Providence Health Plan failed to follow federal and state law when it for years refused to cover an intensive form of therapy for autistic children, a U.S. District Court judge ruled today in Portland.
The families of two autistic children filed suit last year after being denied coverage for the therapy, called Applied Behavior Analysis. One family was able to pay out of pocket for treatment, but the other family couldn't afford the costly care.
"We are ecstatic," says Keith Dubanevich, the Portland lawyer who represented the families in this case. "This is a tremendous victory for people with disabilities not just in Oregon but across the country. It clearly says you can't treat autism any differently. It's a significant decision."
The 2013 lawsuit argued that Providence violated federal and state mental health parity laws that require mental disabilities to be covered the same way physical disabilities would be covered. Providence has argued that it doesn't have to cover the treatment because it has a developmental disability exclusion in its policy.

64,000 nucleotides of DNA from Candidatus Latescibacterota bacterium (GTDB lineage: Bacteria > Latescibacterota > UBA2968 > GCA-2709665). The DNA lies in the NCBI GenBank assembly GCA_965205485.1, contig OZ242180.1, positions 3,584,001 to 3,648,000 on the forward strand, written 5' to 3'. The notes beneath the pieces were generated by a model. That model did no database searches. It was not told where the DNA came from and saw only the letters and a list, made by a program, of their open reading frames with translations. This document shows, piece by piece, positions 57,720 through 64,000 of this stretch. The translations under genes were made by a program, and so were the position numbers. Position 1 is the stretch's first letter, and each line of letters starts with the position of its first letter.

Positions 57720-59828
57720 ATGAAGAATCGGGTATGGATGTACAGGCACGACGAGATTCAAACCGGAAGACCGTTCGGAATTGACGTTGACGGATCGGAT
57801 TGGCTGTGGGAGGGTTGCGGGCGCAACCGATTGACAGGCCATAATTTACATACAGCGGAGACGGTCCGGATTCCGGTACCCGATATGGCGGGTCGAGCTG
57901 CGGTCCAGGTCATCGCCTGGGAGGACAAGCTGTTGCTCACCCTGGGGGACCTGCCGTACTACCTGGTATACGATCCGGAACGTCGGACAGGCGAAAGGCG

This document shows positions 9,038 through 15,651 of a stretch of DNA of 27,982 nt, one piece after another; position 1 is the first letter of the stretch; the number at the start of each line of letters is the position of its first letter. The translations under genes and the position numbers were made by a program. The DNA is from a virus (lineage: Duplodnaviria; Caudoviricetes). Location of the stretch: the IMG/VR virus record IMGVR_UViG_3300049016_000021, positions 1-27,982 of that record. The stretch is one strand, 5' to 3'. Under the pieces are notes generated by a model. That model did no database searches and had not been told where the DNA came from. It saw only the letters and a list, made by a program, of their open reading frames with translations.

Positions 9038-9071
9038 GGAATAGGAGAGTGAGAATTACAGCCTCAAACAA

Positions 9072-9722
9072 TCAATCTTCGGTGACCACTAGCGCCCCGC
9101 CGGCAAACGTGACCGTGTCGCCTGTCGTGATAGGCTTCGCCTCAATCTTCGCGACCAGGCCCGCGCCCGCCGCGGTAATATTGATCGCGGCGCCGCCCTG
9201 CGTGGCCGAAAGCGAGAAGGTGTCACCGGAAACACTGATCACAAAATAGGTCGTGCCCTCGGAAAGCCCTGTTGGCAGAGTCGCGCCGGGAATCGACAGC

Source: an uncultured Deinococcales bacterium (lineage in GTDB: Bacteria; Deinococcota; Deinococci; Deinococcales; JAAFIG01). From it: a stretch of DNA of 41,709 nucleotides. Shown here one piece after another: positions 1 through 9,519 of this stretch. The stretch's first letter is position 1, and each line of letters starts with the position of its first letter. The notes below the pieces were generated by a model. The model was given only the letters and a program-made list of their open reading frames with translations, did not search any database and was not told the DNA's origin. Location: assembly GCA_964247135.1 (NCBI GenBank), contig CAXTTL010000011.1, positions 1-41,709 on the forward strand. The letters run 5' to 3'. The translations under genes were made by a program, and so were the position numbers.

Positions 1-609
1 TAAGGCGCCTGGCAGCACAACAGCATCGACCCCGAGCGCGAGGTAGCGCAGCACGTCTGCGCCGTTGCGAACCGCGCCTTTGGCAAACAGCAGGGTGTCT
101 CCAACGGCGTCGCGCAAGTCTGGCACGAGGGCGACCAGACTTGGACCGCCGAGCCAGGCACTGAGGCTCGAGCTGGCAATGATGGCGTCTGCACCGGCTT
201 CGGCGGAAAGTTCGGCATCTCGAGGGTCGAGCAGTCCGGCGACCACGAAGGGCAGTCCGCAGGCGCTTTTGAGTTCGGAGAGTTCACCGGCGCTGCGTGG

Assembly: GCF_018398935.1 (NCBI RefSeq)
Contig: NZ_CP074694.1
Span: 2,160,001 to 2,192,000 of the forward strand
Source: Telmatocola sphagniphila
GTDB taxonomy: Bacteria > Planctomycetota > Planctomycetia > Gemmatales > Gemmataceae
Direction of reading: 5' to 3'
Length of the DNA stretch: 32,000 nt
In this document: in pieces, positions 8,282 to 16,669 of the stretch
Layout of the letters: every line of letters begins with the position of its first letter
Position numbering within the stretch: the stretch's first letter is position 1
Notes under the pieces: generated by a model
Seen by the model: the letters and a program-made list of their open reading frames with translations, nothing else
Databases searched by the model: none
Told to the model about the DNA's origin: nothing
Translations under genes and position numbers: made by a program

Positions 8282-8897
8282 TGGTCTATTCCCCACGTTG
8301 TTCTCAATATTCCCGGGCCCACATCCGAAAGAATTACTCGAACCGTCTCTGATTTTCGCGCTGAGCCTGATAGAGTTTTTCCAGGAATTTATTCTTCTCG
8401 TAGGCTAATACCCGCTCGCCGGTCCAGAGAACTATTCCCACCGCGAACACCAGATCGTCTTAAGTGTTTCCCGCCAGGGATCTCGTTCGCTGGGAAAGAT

"The plain text of the Federal Parity Act prohibits 'separate treatment limitations that are applicable only with respect to mental health or substance use disorder benefits.' Thus, under the plain text of the statute, Providence's Developmental Disability Exclusion is prohibited," Simon said.
Counsel for Providence could not be reached for comment.
A second case is pending against Oregon's Public Employee Benefit Board, which also has denied coverage of the autism treatment. It's unclear how or when this will affect other companies that also deny that coverage.